Mixed Media Stars

Working in a hospital clinic often means an abundance of out of date magazines. As a mixed media artist it is hard to just toss them out, even when the boxes start to pile up. Although there are always a few people interested in collage work, the number of old magazines far outweighs the images used. One patient and her parent introduced making layered flowers out of magazine pages, and that was fun, but, while the flowers were pretty, I decided to find other uses for our old magazines.

I wanted to make a star banner for the fourth of July. I made three star-shaped templates in descending sizes out of card stock. I then started to look for interesting colors and patterns in the magazines. When we had made a lot of cut-out stars, I asked people to pick out two or three. We started by folding each spoke of the star in half lengthwise towards the center, folding in to the wrong side, giving the stars dimension. We then glued a circle of foam between the layers to keep them from collapsing.

While this project was easy for many ages, the parents were the ones most invested. Parents accompany their children to outpatient appointments, so they too spend long hours with little to do. They would start by using the stars I had cut out, but then they moved to searching for images. The parents really liked having something to do at the art area without having to “create”. Although this was creating, it seemed safe and non-judgmental. Many parents said they liked the activity because even though they were not creative people, they could explore color and texture through the images.

A few parents moved on from the safety of the stars to more individual work as the clinic days rolled by. Although my intention for the star banner was for the younger patients to create, I was glad the parents took over. It brought more families to the art area to talk, share stories, bond, and create.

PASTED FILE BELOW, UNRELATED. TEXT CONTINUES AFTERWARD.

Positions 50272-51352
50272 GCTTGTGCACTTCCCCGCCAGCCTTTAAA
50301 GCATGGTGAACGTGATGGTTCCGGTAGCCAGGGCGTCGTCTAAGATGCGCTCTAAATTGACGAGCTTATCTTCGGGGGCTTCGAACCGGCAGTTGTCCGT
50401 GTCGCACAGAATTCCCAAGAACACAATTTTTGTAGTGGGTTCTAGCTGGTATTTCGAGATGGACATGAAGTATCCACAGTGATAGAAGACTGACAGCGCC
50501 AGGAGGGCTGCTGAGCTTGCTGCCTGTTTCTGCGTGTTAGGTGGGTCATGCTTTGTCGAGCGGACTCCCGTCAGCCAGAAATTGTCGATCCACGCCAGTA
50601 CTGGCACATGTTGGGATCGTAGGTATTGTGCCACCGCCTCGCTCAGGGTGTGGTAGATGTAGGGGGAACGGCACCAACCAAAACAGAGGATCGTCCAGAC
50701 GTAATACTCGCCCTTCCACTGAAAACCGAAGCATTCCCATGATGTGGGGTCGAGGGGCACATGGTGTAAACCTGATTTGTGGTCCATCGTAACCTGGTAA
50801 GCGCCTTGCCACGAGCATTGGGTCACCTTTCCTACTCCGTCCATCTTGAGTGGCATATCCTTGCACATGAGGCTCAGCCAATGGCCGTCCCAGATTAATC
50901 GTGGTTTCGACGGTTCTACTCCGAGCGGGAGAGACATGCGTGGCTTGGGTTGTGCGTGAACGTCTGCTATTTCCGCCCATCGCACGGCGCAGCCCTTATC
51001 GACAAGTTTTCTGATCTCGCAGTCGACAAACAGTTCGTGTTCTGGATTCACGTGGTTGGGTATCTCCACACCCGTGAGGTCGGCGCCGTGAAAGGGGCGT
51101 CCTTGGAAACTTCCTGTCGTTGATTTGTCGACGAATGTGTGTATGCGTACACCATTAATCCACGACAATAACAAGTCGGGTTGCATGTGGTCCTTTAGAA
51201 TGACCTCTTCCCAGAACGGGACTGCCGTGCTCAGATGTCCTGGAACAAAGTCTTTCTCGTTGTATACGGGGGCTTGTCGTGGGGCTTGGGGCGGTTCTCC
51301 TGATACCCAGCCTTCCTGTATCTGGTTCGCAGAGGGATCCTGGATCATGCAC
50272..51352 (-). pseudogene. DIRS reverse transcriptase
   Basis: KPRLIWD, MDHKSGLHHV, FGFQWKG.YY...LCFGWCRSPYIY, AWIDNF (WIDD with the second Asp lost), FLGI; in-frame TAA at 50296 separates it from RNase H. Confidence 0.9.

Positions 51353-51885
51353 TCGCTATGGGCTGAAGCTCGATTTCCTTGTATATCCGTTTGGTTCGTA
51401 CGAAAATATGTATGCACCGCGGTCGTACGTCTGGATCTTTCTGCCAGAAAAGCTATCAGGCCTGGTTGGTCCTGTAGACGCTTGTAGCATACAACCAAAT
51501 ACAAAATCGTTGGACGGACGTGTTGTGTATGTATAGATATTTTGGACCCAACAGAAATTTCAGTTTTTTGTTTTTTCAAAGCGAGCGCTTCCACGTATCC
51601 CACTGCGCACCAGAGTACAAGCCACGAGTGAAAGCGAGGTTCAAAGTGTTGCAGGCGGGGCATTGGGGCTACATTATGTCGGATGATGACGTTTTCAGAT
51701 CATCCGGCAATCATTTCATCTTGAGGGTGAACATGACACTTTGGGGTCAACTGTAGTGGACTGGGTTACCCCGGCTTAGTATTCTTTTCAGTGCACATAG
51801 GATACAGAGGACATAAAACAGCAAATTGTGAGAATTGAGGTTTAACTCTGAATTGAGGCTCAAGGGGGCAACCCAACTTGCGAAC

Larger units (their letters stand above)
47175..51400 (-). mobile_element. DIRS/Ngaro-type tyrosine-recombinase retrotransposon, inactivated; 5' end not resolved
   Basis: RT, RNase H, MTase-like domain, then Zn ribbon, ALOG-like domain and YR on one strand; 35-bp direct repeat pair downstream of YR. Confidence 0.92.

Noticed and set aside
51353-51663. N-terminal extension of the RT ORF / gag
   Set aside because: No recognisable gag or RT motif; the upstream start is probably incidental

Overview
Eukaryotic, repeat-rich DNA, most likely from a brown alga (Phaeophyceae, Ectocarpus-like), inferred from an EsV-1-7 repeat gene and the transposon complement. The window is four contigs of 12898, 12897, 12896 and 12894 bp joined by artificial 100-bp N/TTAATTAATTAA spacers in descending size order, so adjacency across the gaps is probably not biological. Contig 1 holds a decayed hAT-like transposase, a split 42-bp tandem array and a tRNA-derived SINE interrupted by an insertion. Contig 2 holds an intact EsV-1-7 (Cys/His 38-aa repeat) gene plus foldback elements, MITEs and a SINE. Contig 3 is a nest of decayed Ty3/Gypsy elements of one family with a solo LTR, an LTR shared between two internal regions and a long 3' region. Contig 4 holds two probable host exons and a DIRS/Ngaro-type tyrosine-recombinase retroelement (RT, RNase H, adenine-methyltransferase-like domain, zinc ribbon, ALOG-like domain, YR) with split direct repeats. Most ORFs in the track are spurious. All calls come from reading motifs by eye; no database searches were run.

Scribbling Sibs at Children’s National Medical Center

At the main campus of Children’s National Medical Center the “Scribbling Sibs” program is designed to better support our patients and families during the summer months. In June, July and August siblings have their own art space, located in the waiting room of our clinic, which provides them with a unique opportunity to express their thoughts and feelings using supplies from our mobile art cart. From drawings of favorite animals and sports teams to self-portraits and inventive creatures that decorate and brighten the clinic walls, it is apparent that children continuously embrace their creativity, spontaneity and imaginativeness in this space. In addition to their individual creations, patients and siblings have worked together to create group murals in the clinic waiting area. Our favorite so far is “Under the Sea,” an ocean themed mural filled with scuba divers, fish, turtles, crabs and a variety of other googley-eyed sea creatures. It has been so much fun to a part of the CNMC team this summer!

From Children’s National Medical Center

The art therapists from Children’s National Medical Center are very excited to be a part of the new Tracy’s Kids blog and hope to share some of the very special things that happen here every single day!

The Tracy’s Kids program at the main campus of CNMC is very lucky to have four master’s level art therapists – two full-time, one part-time, and one Summer position.  As we are fortunate enough to have this many therapists, we are able to provide art therapy services to inpatients, outpatients and their families in the Center for Cancer and Blood Disorders six days a week.

The mainstay of our services is the art therapy room (pictured below), a very popular place for patients and siblings to visit during their time at the hospital.  After finishing a new artwork, children and adolescents often request that their piece be displayed.   As a result, every available surface in the art therapy room is decorated with unique artwork.  When patients and family members return days, weeks or even months later, they are excited and touched to see that their artwork still has a place of honor in the art therapy room.  Just yesterday, a mother commented about how happy she was to see her son’s artwork still displayed prominently, nearly a year after his bone marrow transplant.

Art Therapy Room


The art not only provides the patients and families with a unique way to express themselves but also helps us to make a beautiful and welcoming space in the art

therapy room!  Displaying their creations in the art therapy room gives patients and siblings a sense of belonging and ownership in the hospital, and creates a sense of lasting connection with the staff members who supported them through their treatment.